Figure 3.

In Figure 4 we have an example of Cell Style mapping.  Here, the same Compound BDE that was used in Figure 3, “Current Cash.Assets” is broken apart into its two separate parts, and each is mapped with a different Column in a different reference Table in the database.  Both of these tables are reference Tables.  One contains the name of the types of financial statement templates used by the system (financial_statement_templates) to which “Current Assets” is mapped.  The other contains the names of the types of lines on those financial statements (financial_statement_line_templates) to which “Cash” is mapped.  It is unlikely that “Current Assets” would be mapped to multiple database Columns, but because of the multiple meanings of “Cash” there could be multiple mappings between it and multiple database Columns.

Figure 4.

Note that Cell Style mapping requires mapping to the data content of the database and not just its structure, or metadata.  This needs to be taken on with great caution and requires a consensus for how the words (e.g. “Cash”) used in the glossary are conveyed to and used in the Transaction Activity Data[vi] of the database to determine the actions of any application accessing the data.  Cash is simple, but any time you rely on reading a string to determine a code path you create an external dependency in the code.  However, if the business changes the name of a Cell Style mapped BDE there should be a documented path to where and how that value is used by any application that accesses it in the database.  This fact alone makes any system more maintainable and sustainable.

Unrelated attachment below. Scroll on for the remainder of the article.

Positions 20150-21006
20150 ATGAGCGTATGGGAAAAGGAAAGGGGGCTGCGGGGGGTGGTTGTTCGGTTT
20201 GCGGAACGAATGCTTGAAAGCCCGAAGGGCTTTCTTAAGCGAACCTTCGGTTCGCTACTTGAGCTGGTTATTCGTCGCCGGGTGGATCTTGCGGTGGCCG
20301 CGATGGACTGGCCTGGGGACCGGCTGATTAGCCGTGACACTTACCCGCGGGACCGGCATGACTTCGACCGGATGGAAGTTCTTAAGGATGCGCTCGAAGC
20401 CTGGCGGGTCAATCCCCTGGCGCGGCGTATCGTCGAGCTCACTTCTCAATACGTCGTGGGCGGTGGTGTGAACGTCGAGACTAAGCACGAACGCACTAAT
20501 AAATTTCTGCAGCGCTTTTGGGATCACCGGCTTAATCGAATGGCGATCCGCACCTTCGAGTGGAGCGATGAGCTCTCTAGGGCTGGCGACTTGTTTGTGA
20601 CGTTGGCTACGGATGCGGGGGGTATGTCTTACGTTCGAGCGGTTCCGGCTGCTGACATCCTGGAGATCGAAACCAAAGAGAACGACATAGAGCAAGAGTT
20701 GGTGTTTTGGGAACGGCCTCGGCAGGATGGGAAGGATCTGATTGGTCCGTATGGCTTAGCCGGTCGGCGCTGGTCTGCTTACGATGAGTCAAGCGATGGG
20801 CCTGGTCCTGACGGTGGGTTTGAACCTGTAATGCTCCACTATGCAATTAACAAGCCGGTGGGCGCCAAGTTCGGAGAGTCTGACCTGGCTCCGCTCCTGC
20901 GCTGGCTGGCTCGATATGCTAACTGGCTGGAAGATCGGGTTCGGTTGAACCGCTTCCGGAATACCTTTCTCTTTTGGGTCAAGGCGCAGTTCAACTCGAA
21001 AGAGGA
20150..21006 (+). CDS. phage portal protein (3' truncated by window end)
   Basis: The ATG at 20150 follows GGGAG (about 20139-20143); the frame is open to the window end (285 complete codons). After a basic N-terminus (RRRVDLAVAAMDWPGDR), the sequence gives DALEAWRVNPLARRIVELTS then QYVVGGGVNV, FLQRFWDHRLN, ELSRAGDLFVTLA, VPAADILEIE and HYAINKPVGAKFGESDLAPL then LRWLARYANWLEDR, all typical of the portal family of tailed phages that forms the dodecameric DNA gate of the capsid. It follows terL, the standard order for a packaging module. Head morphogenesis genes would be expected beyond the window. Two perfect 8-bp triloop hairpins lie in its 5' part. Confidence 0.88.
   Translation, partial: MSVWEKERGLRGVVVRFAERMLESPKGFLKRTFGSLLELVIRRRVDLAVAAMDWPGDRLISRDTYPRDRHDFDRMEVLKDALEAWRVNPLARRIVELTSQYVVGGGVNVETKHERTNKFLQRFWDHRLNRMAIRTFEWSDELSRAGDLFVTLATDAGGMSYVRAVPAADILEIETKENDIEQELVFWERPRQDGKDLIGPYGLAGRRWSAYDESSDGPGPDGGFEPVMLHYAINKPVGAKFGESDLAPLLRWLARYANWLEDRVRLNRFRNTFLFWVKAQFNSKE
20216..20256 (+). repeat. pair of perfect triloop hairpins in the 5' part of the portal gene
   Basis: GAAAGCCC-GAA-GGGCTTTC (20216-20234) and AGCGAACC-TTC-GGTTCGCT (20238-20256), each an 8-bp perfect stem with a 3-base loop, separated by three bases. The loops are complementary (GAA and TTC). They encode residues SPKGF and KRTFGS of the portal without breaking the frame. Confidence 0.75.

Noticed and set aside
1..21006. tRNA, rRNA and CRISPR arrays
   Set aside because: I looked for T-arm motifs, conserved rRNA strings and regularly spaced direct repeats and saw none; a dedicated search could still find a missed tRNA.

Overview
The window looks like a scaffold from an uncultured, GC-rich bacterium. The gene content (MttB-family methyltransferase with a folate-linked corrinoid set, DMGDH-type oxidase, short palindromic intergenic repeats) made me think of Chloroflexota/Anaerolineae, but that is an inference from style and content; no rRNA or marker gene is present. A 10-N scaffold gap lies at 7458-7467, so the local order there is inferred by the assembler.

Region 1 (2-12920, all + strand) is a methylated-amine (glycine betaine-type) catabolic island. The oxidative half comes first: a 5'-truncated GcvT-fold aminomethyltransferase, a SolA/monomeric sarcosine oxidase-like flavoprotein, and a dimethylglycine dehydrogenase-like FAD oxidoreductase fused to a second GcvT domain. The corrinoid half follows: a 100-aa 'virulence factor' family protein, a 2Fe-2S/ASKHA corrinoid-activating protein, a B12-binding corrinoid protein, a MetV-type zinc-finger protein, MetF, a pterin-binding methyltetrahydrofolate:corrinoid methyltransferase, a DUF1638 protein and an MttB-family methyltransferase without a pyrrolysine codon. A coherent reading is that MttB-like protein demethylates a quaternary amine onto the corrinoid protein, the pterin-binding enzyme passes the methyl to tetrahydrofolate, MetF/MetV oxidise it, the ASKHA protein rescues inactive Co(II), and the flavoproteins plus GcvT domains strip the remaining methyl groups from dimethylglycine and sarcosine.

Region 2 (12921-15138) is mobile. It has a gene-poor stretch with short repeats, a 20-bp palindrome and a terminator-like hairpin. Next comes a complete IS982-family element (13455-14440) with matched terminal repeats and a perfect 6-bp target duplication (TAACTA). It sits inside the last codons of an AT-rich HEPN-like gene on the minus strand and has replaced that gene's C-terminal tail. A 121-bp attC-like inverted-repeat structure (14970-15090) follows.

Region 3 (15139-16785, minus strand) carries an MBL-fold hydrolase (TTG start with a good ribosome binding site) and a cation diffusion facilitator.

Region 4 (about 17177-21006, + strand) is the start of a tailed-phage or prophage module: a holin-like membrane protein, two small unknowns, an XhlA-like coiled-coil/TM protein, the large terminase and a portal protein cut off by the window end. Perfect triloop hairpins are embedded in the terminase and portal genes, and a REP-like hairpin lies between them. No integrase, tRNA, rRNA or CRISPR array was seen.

[i] The word “cross-mapping” is used to imply that the mapping goes both ways, from business to technology, and from technology to business.  This allows the documentation of the system to more accurately describe the entire enterprise architecture by creating valid and traceable links back and forth between the business architecture and the technical architecture.  By creating an interface between the two aspects of the enterprise architecture, business people can more confidently make decisions based on the data they see, knowing with confidence it is reliably stored and processed, and technical people can more confidently know the data they collect, manipulate and provide does in fact represent what business side intends for it to be.

[ii] I use the term “base table” here to refer to the realization of the bottom four of the six layers of data described by Malcolm Chisholm in his article “What is Master Data” originally published February 6, 2008.  http://www.b-eye-network.com/view/6758 .  These include Enterprise Structure Data, Transaction Structure Data, Transaction Activity Data and Transaction Audit Data.

[iii] The numbers (128, 600 and 1) that follow the name of each BDE in the examples are purely arbitrary and are there only to indicate that BDE’s should be numbered in the catalog for indexing purposes.

[iv] See Pramod J. Saladage and Martin Fowler, NOSQL Distilled, A Brief Guide to the Emerging World of Polyglot Persistence, Addison-Wesley, 2013.

[v] Note the “.” Between Current Assets and Cash.  This is just to make it easier the tell that the BDE is compound.  Don’t count on always having a separator between the parts of a Compound BDE.  The glossary tool may simply not support it or the in-depth analysis to identify the two parts may not have been made.  As a data modeler you may have to do this analysis yourself.

[vi] Please refer to note ii above.